Fig. 2. Localization results: Combination of different components with 2 anchors.

other. 4) Step count: Uses the number of steps (measured using an accelerom-eter) walked between node locations by the operator, to estimate a maximum range between nodes. 5) Dead Reckoning: As step count, but with the additional information of the orientation of each step (measured using a compass).

We examine the individual contribution of the different component combina-tions. We base our results on the mean results for 100 runs for each combination. In each run, we iterate the algorithm 5 times, and compute the root-mean-square (RMS) error for all the non-anchor nodes after the last iteration. The final result for each component combination is then presented as the mean value of the 100 individual RMS values.

Figure 2 shows the result of each combination that contains at least one particle generator (the Map, and non-proximity components do not have gener-ators). Node 0 and node 9 are anchor nodes with known locations. The respective bars corresponding to Dead reckoning, non-Proximity, Map, Step count, and Ranging are labeled with the letters D, P, M, S, and R. The results show that blindly combining components does not necessarily improve the estimation ac-curacy. On the contrary, it can actually result in lower acac-curacy. One example of this is e.g., using the step component alone, in comparison to combining it with a map. Moreover, all combinations that include the dead reckoning compo-nent result in lower accuracy than using the dead reckoning compocompo-nent alone, although many are of the same magnitude as using dead reckoning alone. On the other hand, looking at the combinations that includes the ranging component (the last 16 bars), we see that adding any of the other components, resulting in combinations ([R P], [R M], [R D], or [R S]) increases the accuracy compared to using ranging alone. These combinations are also improvements over using the other components alone, except for dead reckoning as mentioned earlier. Adding a third component (resulting in the triples [R M P], [R D P], [R D M], [R S P], [R S M], and [R S D]) further improves the result in most cases. The only triples that significantly result in lower accuracy are: [R D P] over [D P], and [R S D] over [S D]. Another observation is that including the step count component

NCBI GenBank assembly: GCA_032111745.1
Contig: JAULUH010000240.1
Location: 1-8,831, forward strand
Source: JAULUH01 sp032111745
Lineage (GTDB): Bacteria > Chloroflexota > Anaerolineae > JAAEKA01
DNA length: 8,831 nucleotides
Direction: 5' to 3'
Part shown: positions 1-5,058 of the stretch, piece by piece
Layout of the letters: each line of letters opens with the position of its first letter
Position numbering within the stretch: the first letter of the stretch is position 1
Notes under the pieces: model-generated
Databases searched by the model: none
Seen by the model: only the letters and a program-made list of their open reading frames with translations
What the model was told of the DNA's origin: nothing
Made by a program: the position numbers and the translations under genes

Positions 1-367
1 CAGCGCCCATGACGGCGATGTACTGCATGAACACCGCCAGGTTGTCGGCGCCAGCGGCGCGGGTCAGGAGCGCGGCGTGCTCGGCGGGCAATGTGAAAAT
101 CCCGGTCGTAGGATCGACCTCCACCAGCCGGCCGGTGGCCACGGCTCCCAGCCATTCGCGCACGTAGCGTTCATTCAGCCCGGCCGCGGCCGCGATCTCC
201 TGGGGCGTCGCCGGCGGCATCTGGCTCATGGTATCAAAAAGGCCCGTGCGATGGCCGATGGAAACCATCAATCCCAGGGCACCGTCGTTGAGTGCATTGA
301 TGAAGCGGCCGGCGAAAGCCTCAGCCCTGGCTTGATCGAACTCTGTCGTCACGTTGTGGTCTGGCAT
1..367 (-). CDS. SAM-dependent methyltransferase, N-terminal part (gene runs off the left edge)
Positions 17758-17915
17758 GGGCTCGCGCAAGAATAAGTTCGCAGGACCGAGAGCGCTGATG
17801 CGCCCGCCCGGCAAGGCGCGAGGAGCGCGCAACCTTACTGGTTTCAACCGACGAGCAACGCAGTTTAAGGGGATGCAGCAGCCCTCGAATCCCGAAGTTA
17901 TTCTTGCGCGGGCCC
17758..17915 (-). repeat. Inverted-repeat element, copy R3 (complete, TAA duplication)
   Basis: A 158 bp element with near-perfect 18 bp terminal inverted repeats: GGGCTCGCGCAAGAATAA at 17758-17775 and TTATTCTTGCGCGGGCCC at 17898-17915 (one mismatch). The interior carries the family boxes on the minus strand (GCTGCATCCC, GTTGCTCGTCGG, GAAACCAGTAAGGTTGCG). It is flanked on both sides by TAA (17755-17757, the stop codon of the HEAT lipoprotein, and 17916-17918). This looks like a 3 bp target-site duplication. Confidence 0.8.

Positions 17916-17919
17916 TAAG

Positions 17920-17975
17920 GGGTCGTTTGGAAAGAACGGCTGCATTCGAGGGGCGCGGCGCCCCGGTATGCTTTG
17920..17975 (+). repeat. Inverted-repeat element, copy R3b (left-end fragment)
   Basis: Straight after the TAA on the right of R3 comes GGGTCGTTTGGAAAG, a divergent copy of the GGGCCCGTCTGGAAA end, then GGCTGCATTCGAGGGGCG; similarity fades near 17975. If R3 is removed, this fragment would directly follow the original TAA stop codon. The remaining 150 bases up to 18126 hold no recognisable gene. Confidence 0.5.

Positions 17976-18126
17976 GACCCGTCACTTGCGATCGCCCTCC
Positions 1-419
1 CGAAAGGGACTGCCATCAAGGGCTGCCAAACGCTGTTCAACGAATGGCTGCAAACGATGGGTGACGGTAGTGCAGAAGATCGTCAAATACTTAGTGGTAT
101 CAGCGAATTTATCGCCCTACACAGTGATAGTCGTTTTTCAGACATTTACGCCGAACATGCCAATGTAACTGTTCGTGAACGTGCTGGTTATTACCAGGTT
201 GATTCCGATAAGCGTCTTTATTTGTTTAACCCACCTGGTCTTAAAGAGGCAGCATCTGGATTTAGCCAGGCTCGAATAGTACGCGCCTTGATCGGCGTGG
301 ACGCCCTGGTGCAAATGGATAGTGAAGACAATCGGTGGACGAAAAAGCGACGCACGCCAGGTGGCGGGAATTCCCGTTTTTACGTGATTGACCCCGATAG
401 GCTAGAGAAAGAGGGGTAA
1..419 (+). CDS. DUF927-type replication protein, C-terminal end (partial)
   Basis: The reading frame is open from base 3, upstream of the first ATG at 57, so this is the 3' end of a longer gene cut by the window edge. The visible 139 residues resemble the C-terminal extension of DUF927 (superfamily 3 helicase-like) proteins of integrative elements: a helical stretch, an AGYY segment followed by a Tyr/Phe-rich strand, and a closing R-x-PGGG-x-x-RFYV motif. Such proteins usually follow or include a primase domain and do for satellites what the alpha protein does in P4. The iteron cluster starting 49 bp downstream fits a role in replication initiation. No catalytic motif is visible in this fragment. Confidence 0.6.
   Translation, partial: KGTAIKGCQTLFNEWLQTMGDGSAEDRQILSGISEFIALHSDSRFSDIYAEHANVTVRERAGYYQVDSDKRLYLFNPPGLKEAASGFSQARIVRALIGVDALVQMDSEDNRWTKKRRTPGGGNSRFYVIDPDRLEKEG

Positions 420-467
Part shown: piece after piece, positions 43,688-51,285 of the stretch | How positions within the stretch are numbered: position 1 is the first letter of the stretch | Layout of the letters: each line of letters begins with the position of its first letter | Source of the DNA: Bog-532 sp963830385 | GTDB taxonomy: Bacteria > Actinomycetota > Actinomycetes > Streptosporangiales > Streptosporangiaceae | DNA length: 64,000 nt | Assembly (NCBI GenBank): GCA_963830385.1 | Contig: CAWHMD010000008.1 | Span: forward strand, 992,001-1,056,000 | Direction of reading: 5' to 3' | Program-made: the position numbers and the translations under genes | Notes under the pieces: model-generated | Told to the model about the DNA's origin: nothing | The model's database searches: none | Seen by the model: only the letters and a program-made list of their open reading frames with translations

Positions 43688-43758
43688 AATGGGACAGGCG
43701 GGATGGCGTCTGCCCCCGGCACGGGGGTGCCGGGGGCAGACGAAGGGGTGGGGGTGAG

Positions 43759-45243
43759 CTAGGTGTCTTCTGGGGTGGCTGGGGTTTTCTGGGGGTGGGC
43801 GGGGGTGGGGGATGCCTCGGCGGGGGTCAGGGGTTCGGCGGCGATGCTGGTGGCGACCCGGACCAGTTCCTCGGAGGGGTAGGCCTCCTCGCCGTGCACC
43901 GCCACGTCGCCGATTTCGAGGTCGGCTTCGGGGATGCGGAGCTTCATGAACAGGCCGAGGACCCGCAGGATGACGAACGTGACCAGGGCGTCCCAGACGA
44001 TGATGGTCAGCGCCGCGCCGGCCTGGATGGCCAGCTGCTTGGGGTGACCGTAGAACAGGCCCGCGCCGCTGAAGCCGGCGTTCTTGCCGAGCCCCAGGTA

4 Poster Abstract: Spray, Embracing Multimodality

decreases the performance for all combinations that do not include the ranging component. In combination with the ranging component, on the other hand, results are improved or are comparable, with the exception of [R D] and [R S D].

Although, it is possible to obtain better results by combining multiple modal-ities in some cases, the results show that we cannot combine components blindly, and expect to improve estimation accuracy. The reason, in our experiments, is that the dead reckoning component provides much more accurate localization data than the other components. In fact, for a component to actually improve on the estimation accuracy, it must provide some complementary information. For instance, step counting imposes an upper limit on the range between two nodes, and when used in combination with ranging it can improve accuracy in cases when the range measurements are over estimated. In the case of the dead reckoning component, on the other hand, the step count information is already available, and adding the step count component will only generate more parti-cles in incorrect places, and moreover, weight these, and other partiparti-cles within the step count range, with the same weight as for the particles generated by the dead reckoning component. Even though the particles generated by the dead reckoning component will typically obtain a higher total weight, a number of the other particles will still be resampled in the resampling step.


This work has been partly performed within the FP7 Evarilos project (grant agreement 317989), and the SICS Center for Networked Systems funded by VIN-NOVA, SSF, KKS, ABB, Ericsson, Saab SDS, TeliaSonera, T2Data, Vendolocus and Peerialism.